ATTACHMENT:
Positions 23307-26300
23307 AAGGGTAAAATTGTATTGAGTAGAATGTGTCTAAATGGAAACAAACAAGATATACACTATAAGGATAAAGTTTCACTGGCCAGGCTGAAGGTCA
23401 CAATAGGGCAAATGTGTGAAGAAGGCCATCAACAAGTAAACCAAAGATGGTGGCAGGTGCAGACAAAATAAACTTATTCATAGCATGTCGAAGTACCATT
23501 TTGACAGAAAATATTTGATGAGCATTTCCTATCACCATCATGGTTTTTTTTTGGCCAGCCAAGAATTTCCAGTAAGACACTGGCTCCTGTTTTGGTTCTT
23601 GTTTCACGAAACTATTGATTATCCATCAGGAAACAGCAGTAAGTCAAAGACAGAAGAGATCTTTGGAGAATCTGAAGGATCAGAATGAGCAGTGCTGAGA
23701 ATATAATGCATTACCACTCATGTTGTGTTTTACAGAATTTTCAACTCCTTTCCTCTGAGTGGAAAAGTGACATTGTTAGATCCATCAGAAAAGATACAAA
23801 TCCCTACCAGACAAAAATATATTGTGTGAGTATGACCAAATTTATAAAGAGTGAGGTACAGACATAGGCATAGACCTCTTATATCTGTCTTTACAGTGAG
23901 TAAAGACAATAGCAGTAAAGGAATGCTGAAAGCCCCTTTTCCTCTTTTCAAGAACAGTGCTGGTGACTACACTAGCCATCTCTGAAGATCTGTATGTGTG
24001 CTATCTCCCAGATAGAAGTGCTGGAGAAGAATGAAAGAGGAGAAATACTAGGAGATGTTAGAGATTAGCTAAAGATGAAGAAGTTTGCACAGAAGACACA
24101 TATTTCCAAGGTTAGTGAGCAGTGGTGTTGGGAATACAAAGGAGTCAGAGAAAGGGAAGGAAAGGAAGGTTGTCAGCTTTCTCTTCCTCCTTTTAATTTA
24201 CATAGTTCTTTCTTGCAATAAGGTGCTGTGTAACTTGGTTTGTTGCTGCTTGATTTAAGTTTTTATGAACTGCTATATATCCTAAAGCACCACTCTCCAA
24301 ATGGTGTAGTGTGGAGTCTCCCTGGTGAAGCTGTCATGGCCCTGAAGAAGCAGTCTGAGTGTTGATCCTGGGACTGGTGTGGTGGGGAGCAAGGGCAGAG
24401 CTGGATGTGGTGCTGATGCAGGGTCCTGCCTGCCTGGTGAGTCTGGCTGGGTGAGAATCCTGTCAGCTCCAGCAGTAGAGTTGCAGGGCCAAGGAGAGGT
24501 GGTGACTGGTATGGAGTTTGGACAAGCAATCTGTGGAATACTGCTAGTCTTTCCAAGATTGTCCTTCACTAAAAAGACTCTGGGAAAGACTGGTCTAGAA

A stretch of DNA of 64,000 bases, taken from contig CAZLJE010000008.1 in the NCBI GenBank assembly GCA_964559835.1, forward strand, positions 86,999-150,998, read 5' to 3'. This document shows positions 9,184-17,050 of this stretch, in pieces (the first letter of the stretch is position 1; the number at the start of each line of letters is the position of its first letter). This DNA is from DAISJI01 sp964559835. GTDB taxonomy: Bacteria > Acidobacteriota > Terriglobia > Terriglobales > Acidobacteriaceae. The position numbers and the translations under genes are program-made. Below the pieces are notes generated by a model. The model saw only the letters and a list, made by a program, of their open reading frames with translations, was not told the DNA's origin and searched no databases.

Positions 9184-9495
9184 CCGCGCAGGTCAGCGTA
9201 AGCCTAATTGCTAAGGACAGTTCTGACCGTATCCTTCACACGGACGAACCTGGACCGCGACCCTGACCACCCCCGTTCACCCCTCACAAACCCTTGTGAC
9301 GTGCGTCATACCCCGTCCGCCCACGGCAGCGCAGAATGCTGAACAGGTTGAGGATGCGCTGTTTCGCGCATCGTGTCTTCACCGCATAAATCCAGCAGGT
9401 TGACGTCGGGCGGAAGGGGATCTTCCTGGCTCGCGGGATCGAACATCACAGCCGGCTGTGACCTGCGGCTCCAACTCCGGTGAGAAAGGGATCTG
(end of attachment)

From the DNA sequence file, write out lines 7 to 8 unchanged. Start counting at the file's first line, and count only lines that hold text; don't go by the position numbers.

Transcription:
23801 TCCCTACCAGACAAAAATATATTGTGTGAGTATGACCAAATTTATAAAGAGTGAGGTACAGACATAGGCATAGACCTCTTATATCTGTCTTTACAGTGAG
23901 TAAAGACAATAGCAGTAAAGGAATGCTGAAAGCCCCTTTTCCTCTTTTCAAGAACAGTGCTGGTGACTACACTAGCCATCTCTGAAGATCTGTATGTGTG